Israeli Lawmakers Decide To Vote On Weakening The Supreme Court Amid Protests, As Netanyahu Leaves Hospital
Despite six months of street protests, parliamentary maneuvering, compromise talks, and warnings from the White House, Israeli lawmakers decide to vote on weakening the Supreme Court amid protests, as Netanyahu leaves hospital.
Cecilia JonesJul 24, 2023287 Shares35883 Views
Despite six months of street protests, parliamentary maneuvering, compromise talks, and warnings from the White House, Israeli lawmakers decides to vote on weakening Supreme Court amid protests, as Netanyahu leaves hospital. Prime Minister Benjamin Netanyahu, who recently left the hospital after receiving a pacemaker, continues to push forward with his plans for judicial system overhaul despite the ongoing protests against them.
Proponents of the measures, including Netanyahu and his allies, refer to them as "reforms" and argue that they aim to rebalance powers between the courts, lawmakers, and the government. On the other hand, opponents view the plan as a "coup" that poses a threat to turn Israel into a dictatorship by removing crucial checks on government actions.
Earlier this year, Netanyahu had to temporarily halt the legislative process due to widespread protests and international pressure. However, it seems that the Prime Minister is now resuming efforts to implement the proposed changes.
Despite the sweltering heat, massive crowds of flag-waving demonstrators persisted on Monday, taking over the area surrounding the Israeli parliament, the Knesset. However, their efforts to block access to the building were met with police water cannons, fences, and barbed wire, resulting in at least 12 protesters being arrested by early afternoon, according to the Israel Police.
The Knesset's discussion on the first part of the reform began on Sunday, with numerous lawmakers requesting time to speak, leading to a scheduled 26-hour-long debate.
Despite repeated warnings from US President Joe Biden about the potential erosion of democratic institutions and the risk of undermining US-Israel relations, Prime Minister Benjamin Netanyahu continues to push forward with the contentious package.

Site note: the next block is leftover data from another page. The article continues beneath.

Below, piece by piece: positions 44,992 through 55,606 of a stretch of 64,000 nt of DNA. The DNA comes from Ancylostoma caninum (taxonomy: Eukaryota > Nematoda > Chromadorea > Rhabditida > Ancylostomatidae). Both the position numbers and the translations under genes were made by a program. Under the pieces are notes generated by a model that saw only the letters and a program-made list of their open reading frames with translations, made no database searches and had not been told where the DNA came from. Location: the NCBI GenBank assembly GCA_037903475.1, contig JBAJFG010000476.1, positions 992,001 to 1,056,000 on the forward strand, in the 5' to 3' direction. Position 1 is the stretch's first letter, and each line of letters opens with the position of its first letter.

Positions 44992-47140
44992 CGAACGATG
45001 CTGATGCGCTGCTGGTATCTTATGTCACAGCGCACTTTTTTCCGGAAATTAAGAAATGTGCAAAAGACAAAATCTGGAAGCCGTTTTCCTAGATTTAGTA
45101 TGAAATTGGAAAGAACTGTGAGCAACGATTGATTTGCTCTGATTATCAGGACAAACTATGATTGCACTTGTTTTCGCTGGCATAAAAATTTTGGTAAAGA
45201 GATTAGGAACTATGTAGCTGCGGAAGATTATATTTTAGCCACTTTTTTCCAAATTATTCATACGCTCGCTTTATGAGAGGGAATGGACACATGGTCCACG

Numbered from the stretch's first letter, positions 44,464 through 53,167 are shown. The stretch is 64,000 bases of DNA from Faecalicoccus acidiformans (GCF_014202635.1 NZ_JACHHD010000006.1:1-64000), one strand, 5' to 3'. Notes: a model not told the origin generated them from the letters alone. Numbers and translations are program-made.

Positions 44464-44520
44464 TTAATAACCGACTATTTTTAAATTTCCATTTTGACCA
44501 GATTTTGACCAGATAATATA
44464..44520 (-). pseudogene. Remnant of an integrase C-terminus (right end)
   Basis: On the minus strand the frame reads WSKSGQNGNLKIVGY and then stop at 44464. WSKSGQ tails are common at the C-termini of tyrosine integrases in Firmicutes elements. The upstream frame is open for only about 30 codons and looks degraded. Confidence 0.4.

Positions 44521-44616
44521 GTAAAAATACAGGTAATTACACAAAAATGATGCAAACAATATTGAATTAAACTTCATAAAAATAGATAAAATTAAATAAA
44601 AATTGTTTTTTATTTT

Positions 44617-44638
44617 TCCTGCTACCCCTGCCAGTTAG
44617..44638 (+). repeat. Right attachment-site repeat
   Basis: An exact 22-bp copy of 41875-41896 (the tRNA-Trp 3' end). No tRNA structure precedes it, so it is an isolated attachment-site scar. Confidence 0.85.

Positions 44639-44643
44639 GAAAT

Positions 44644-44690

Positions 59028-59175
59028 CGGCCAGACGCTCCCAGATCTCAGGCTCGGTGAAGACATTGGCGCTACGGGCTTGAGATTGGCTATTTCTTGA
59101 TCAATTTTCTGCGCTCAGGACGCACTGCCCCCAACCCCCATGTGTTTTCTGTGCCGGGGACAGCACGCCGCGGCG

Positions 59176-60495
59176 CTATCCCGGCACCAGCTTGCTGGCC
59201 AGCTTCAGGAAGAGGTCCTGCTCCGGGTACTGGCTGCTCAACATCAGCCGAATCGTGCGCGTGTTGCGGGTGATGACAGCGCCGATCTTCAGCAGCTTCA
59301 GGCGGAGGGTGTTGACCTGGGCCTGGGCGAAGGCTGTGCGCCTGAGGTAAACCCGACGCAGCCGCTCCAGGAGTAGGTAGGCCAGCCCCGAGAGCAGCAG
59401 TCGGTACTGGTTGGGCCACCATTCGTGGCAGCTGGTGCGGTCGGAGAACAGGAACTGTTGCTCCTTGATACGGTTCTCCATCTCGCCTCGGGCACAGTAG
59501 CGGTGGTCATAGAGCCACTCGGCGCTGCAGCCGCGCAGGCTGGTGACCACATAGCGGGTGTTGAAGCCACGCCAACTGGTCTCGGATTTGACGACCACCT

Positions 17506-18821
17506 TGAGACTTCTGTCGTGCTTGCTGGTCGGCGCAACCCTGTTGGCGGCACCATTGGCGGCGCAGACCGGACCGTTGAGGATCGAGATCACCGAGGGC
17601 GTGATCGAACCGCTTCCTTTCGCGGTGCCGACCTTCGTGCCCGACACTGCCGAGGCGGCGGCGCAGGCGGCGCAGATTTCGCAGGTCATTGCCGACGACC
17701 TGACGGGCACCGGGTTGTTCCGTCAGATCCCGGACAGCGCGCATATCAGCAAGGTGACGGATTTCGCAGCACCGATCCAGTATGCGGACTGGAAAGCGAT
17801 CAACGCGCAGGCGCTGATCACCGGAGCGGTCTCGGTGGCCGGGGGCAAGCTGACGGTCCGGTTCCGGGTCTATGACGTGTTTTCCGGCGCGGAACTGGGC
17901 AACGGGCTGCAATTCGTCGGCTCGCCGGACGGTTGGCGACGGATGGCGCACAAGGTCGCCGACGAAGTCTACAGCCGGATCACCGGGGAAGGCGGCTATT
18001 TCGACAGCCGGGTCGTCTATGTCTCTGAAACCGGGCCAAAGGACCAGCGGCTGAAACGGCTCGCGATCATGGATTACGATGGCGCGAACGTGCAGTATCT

It is noteworthy that the Biden administration is taking an unusually forceful stance on another country's internal politics, emphasizing the seriousness with which they view the ongoing situation in Israel. As Israel's most crucial ally, the United States' involvement highlights the significance of the matter at hand.
Given the range of threats and challenges confronting Israel right now, it doesn’t make sense for Israeli leaders to rush this - the focus should be on pulling people together and finding consensus.- US president Joe Biden
During a phone call last week, President Biden directly expressed his concerns to Prime Minister Netanyahu regarding the judicial overhaul. Additionally, President Biden invited New York Times columnist Thomas Friedman to the Oval Office to emphasize his stance on the matter.
On Monday, the reasonableness bill, aimed at revoking the Supreme Court's authority to declare government decisions as unreasonable, is up for a vote. If passed, it could become law by Monday evening.
The comprehensive judicial overhaul also includes provisions to grant the far-right coalition government increased control over judge appointments and the removal of independent legal advisers from government ministries. However, these aspects of the reform have not progressed as far in the legislative process as the reasonableness bill.
Anticipating potential challenges to the bill, the Israel Bar Association has already announced its preparation for a legal contest, as stated by the lawyers' group on Sunday.